Parental Alienation

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    Parental Alienation involves the actions of one parent to encourage and condition a child into alienating the other parent. This behavior is characterized by actions of one parent that vilifies the other parent, and in effect, encourages the child to reject the other parent. These actions can have devastating impact on the important relationship you have with your children, as well as affect the custody situation. To help you recognize the signs of parental alienation, the effects it can have on your life, and what potential avenues you may pursue to address this issue, we have provided a quick overview below. If you feel you are the victim of parental alienation you should see an attorney immediately. Contact us online or call (248) 479-6200. Time can be a critical factor in addressing this issue. Parental alienation should be addressed before it is too late and has an irreversible effect on your relationship with your children and on your custody arrangement.

    Parental Alienation – The History of the Concept

    Parental alienation is the conscious or unconscious brainwashing of a child by a parent that alienates a child from the other parent. When this occurs a child will often speak negatively and have a changed personality toward the other parent. In certain cases, the child will refuse to even see or talk to the other parent.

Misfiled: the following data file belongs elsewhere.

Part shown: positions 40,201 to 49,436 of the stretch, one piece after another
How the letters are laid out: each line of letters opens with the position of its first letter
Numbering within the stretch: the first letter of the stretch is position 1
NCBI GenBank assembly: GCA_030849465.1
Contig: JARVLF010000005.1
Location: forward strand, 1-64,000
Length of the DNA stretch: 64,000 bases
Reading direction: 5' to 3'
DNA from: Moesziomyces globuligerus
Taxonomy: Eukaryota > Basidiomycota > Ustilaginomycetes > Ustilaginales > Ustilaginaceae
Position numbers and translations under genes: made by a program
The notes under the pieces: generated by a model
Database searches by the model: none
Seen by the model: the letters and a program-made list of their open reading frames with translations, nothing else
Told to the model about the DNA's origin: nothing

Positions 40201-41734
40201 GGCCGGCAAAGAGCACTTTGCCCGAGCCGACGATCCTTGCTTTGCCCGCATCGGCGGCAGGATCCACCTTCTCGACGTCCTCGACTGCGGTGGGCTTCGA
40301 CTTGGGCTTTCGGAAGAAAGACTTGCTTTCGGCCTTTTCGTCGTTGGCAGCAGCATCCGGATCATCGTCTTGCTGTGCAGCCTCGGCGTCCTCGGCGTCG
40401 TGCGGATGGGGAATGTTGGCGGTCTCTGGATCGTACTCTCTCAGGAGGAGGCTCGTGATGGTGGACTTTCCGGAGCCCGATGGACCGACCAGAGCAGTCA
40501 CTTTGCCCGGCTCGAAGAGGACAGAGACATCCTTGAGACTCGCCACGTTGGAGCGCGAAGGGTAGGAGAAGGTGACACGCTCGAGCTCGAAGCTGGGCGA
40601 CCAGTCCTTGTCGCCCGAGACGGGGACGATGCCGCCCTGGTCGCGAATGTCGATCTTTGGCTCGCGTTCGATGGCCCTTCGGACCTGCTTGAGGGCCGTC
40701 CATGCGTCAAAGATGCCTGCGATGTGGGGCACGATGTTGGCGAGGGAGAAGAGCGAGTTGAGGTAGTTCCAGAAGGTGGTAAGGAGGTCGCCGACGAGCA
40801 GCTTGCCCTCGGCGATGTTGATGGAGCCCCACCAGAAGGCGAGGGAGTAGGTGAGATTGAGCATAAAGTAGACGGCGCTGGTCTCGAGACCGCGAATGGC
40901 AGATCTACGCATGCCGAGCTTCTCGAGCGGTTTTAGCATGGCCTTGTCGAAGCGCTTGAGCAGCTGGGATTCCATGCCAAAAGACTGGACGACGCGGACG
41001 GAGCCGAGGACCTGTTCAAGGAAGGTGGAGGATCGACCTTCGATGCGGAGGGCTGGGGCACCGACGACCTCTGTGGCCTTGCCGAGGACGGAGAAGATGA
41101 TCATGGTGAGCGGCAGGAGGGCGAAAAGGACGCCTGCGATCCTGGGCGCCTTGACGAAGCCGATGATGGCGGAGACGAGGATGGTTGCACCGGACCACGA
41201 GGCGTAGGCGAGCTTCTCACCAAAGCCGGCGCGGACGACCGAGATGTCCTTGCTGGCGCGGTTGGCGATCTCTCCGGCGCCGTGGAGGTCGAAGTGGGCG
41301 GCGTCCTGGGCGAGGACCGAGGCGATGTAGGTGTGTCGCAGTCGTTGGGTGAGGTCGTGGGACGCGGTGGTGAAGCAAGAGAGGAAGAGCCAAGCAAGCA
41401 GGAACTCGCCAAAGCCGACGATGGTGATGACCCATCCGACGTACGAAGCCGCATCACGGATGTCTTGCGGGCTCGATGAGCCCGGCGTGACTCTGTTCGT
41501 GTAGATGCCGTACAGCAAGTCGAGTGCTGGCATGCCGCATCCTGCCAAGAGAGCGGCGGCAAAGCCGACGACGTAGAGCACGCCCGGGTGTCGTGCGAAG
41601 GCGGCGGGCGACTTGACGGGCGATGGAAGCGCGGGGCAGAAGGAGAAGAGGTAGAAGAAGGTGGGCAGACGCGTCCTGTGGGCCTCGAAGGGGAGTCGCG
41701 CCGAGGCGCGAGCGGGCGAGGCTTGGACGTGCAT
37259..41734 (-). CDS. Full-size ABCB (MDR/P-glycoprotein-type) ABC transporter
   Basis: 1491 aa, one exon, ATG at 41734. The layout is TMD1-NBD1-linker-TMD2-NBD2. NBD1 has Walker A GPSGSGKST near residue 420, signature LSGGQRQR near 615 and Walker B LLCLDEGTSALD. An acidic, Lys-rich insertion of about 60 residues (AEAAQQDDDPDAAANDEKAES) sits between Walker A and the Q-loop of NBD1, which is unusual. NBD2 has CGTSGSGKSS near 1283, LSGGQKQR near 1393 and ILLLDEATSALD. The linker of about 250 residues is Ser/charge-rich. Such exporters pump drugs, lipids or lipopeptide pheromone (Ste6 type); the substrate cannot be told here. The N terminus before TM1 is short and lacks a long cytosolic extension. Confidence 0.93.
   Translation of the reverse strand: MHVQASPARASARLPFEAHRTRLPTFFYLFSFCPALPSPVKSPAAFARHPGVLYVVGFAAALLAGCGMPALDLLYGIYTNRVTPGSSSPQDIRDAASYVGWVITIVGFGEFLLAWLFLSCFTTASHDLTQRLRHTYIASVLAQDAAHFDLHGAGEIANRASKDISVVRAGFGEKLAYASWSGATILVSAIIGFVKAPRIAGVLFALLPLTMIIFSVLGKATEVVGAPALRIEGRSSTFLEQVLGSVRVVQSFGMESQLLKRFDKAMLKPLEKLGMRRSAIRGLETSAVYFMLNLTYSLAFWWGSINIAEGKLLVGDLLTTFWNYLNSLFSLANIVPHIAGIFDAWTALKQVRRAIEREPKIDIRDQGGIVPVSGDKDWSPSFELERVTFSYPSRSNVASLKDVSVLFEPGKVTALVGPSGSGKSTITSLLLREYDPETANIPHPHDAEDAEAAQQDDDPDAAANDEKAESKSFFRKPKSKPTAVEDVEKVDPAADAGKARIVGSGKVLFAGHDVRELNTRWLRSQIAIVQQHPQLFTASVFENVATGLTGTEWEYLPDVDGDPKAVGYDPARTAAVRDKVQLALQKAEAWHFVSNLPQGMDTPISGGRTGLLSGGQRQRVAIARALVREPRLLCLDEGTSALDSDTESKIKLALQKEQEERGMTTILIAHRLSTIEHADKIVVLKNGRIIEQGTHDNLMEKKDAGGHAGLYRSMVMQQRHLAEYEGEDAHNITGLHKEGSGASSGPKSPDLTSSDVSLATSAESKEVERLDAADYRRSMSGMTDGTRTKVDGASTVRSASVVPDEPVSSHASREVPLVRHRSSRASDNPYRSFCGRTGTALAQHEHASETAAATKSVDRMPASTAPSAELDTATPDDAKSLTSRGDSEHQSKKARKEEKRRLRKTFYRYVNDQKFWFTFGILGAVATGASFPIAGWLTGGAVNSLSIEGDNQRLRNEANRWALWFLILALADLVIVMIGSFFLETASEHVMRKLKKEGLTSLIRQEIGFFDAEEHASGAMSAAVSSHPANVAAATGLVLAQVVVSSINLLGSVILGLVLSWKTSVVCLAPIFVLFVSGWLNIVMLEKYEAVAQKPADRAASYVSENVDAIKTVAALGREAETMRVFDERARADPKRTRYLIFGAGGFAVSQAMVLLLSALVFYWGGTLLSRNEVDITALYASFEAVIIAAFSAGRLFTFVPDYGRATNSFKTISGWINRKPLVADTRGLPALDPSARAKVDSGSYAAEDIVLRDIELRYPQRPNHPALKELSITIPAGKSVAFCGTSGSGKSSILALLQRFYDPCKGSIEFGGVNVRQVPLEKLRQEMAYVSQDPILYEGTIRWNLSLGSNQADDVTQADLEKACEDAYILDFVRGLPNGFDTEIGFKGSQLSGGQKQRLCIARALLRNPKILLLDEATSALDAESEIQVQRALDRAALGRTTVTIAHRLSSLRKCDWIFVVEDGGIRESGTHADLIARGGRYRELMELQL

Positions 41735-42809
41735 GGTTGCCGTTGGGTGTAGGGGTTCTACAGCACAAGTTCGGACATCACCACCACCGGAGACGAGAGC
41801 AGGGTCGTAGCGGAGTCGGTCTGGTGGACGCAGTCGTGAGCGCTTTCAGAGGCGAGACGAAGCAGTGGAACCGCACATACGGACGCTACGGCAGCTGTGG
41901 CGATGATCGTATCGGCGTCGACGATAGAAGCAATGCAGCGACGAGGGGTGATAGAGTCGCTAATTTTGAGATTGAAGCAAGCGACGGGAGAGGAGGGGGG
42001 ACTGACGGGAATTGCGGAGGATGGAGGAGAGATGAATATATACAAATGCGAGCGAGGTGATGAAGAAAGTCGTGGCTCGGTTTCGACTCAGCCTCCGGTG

The term was coined as parental alienation syndrome in the 1980’s by psychologist Dr. Richard Gardner to characterize a child’s unwarranted rejection of one parent in response to the actions, behavior, and attitudes of the other parent. This behavior can have a devastating emotional impact on a child and their relationship with their parent. This is different than when there are legitimate allegations of abuse or other legitimate causes for alienation. Parental alienation specifically involves illegitimate and improper grounds for alienation.

    Parental alienation is particularly common in a highly conflicted divorce with a lot of fighting between the parties. This negativity can affect the children and cause them to feel the need to side with one parent over another parent. It is important to note that this is not always the result of the intentional actions of a parent, and is commonly the unintentional result of the negativity between the former spouses. Parents should do their best to work together to spare the children the negativity of the divorce and ensure that the child’s relationship is preserved with both parents.

    How to Recognize Parental Alienation